Well, at this point PodCamp Toronto has come and gone. I mean, seriously – it was almost a week and a half ago. It wasn’t my intention to wait this long to recap my experience and the more time that passed the more I wondered if it was even worth writing about anymore. Which isn’t to say that it wasn’t worthy or anything, it’s just, y’know… a week and a half late. But then I started thinking back to it and remembering what a great experience it wound up being and I realized that it would pretty much be unfair of me just to ignore it a carry on like it had never happened.
You see, contrary to what all of my pre-event enthusiasm might lead one to believe, I wasn’t originally planning on going to PodCamp this year. Last year’s event (my first) had been good but aside from a couple notable presentations I hadn’t walked away feeling as though I had learned anything incredibly groundbreaking to take home with me. Add that on top of some lingering fatigue from a busy autumn semester and conference schedule and I was just feeling burnt out.
But then, about a month and a half ago, my good friend and colleague Candice and I got to talking about things like social media and our work. This would seem like a routine conversation for some people but what you need to understand about Candice and I is that when we get talking about this stuff, we get fanatical about it. We feed off of one another’s passions and drive each other to new challenges professionally speaking. So, without much by way of warning, I found myself all fired up and in desperate need of mental fuel.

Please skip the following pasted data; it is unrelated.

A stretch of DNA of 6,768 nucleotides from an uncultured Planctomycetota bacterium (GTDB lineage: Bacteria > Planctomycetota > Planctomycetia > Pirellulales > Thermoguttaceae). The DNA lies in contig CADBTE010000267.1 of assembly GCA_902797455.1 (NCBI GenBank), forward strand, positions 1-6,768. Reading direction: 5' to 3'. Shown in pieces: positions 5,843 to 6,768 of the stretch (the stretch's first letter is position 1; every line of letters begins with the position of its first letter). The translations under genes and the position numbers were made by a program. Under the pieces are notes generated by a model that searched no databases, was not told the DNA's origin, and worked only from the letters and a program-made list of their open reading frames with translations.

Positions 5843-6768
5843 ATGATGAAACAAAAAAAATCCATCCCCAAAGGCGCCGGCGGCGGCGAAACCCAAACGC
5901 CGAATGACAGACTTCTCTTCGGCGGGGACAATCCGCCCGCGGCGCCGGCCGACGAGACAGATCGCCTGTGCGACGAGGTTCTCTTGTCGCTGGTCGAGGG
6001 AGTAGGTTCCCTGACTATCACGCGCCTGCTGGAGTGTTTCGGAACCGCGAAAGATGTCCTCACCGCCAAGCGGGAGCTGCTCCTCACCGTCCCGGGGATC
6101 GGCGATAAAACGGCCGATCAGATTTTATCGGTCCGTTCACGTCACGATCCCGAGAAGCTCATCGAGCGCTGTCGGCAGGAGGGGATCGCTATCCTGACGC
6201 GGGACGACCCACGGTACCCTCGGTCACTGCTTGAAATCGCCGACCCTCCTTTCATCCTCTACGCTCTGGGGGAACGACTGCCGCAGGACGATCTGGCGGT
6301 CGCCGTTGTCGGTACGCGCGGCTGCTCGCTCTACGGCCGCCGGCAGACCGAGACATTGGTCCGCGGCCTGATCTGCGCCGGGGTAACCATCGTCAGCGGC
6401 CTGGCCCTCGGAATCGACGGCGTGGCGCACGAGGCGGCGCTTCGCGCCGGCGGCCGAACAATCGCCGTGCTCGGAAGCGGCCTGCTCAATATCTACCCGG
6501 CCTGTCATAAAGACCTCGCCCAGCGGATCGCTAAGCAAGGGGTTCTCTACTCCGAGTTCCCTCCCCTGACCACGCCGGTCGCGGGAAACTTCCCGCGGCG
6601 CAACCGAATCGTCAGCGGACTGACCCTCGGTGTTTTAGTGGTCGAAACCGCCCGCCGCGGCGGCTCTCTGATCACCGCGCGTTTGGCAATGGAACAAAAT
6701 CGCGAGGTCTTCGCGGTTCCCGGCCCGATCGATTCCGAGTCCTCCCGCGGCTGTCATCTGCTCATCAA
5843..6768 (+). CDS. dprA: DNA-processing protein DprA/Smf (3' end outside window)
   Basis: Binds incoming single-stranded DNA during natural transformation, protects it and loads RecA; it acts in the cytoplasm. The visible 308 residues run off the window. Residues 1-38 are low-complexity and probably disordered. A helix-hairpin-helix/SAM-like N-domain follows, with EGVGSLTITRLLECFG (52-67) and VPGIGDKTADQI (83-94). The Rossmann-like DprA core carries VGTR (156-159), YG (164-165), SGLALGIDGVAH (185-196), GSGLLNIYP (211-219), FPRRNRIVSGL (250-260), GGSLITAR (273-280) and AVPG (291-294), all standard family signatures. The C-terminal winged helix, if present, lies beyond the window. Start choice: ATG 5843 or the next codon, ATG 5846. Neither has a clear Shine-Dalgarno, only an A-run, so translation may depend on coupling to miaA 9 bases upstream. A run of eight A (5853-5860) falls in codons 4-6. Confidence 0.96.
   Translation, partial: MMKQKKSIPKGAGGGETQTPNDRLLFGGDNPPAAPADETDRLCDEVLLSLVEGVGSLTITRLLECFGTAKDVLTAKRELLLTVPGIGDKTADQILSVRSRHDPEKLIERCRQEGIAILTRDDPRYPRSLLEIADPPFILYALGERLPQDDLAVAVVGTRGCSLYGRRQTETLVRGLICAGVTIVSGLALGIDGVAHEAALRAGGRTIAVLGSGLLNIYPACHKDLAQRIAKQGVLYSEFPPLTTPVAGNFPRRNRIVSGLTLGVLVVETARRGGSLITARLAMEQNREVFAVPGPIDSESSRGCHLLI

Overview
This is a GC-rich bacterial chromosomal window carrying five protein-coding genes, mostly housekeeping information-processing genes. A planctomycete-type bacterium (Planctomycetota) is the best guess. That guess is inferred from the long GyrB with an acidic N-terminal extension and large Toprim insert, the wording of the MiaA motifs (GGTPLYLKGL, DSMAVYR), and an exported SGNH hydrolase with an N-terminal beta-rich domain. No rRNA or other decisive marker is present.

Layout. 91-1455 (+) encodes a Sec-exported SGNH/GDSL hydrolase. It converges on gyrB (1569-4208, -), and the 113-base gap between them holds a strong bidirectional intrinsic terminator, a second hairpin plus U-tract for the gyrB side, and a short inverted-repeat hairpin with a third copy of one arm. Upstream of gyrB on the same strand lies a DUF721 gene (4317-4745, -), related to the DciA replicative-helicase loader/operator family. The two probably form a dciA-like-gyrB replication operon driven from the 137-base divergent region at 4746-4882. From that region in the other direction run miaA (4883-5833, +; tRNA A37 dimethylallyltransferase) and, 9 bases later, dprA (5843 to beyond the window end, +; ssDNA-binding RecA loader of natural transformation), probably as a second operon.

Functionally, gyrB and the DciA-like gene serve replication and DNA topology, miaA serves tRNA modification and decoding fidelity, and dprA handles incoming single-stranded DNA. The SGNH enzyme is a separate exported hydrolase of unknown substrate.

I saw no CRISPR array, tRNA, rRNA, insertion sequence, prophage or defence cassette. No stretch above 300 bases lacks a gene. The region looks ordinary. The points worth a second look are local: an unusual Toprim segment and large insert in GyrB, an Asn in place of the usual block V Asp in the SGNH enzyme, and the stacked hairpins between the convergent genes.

Which is about when I remembered PodCamp (actually, it was the good people behind PodCamp tweeting my blog post about last year’s event that put it back on my radar). I remembered what a great networking opportunity it had been and how fun it was to spend a day sharing ideas with like-minded people. I also wouldn’t be presenting this time around which would leave me more time to attend presentations. I registered right away.
In the end I was really glad that I decided to go. There were a couple of minor hiccups such as moody WiFi that took way too many tries to log-on to (I think this was a problem last year as well) and the fact that the official #pcto2013 hastag spent most of Saturday overrun with spammers (it was <b>SO</b> frustrating). But other than that, this year’s event wound up being pretty amazing. I learned something valuable in every session I attended and was actually pretty blown away by how innovative some of them were.
Here’s a quick run down of the sessions I checked out:
Canadian SEM and Your Business with Ira Kates
This session focused on paid search and gave you a bit of background on how the whole thing works. I won’t lie – this is a subject that I knew very little about and I did learn a thing or two throughout the presentation. That said, it was listed as a beginner-level session but conversations between the presenter and a few people in the audience often got off-track and therefore there was a lot that was shared that went over our heads (I say “our” because I definitely wasn’t the only one. One person had to eventually interrupt the speaker and ask him to get his presentation back on track…)